To hunt game with the aid of a setter.
Of a dog, to indicate the position of game.
''The dog sets the bird.''
''Your dog sets well.''
To apply oneself; to undertake earnestly.
- If he sets industriously and sincerely to perform the commands of Christ, he can have no ground of doubting but it shall prove successful to him.
To fit music to words.
- Set thy own songs, and sing them to thy lute.
To place plants or shoots in the ground; to plant.
''to set pear trees in an orchard''
(rfdate) Old proverb
- Sow dry, and set wet.
To have a certain direction of motion; to flow; to move on; to tend.
''The current sets to the north; the tide sets to the windward.''
To acknowledge a dancing partner by facing him or her and moving first to one side and then to the other, while she or he does the opposite.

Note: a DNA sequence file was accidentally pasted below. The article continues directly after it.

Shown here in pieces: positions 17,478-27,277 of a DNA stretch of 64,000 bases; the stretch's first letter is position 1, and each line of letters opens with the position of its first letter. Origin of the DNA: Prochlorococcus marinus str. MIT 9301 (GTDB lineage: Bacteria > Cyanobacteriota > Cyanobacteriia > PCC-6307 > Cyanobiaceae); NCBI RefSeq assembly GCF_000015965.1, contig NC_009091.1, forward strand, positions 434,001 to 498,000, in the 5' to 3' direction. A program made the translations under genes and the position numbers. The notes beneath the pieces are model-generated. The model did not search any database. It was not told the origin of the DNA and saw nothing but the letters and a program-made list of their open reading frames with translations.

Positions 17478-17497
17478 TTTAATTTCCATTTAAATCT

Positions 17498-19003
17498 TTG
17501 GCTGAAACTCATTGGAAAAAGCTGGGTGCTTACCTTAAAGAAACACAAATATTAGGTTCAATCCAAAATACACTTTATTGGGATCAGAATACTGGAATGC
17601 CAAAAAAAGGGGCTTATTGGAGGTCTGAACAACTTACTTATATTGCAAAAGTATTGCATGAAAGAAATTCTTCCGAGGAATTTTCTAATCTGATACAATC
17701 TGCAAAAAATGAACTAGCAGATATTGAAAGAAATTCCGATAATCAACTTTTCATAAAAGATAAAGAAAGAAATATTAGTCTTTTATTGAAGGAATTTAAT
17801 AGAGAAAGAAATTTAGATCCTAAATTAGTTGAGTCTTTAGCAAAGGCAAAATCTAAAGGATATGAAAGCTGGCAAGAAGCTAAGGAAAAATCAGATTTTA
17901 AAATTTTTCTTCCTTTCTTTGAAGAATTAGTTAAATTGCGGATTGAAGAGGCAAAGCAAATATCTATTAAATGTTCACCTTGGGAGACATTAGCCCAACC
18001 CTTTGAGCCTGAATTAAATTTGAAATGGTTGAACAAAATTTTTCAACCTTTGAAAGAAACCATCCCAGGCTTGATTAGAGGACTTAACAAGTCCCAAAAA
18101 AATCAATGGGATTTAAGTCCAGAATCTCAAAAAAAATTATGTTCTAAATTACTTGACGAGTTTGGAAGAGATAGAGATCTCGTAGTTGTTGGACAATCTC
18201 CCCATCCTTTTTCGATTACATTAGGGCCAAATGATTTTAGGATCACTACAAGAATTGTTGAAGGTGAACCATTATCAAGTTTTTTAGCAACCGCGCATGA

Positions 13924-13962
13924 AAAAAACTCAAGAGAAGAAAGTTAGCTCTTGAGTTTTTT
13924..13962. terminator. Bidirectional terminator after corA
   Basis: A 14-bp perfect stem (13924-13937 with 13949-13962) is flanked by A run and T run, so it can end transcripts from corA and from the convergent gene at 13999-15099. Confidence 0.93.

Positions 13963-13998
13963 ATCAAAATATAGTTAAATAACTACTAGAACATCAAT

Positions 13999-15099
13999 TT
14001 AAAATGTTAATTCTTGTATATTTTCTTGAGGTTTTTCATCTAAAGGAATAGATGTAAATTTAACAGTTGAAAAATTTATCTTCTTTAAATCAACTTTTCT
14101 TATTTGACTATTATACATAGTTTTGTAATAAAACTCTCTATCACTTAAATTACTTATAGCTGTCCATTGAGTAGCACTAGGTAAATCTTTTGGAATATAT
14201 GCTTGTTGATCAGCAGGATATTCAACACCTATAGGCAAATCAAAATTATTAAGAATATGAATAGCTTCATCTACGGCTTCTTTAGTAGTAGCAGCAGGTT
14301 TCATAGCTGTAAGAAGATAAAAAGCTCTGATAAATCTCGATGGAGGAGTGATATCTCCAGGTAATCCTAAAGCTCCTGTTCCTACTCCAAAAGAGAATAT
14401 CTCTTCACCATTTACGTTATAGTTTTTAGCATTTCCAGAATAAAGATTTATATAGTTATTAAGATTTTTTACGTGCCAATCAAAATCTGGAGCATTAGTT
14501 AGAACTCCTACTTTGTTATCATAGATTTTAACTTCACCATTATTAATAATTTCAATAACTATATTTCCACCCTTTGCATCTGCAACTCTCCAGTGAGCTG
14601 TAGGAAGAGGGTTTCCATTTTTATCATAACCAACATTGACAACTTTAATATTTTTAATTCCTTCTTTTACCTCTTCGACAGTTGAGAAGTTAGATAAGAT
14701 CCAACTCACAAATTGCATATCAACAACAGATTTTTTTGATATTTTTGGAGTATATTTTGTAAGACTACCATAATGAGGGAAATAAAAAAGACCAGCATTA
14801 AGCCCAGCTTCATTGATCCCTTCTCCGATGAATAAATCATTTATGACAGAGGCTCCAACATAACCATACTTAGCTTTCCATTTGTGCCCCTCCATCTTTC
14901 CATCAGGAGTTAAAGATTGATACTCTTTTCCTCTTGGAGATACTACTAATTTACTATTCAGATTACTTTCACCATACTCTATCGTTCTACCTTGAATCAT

''Set to partners! was the next instruction from the caller.''
To place or fix in a setting.
''to set a precious stone in a border of metal''
''to set glass in a sash''
- And him too rich a jewel to be set / In vulgar metal for a vulgar use.
To put in order in a particular manner; to prepare.
''to set (that is, to hone) a razor''
''to set a saw''
To extend and bring into position; to spread.
''to set the sails of a ship''
To give a pitch to, as a tune; to start by fixing the keynote.
''to set a psalm''
To reduce from a dislocated or fractured state.
''to set a broken bone''
To lower into place and fix solidly, as the blocks of cut stone in a structure.
To wager in gambling; to risk.
(RQ:Shakespeare Richard 3)
To adorn with something infixed or affixed; to stud; to variegate with objects placed here and there.
- High on their heads, with jewels richly set, / Each lady wore a radiant coronet.
- pastoral dales thin set with modern farms
To value; to rate; used with ''at''.
(RQ:Shakespeare Henry 4-2)
To establish as a rule; to furnish; to prescribe; to assign.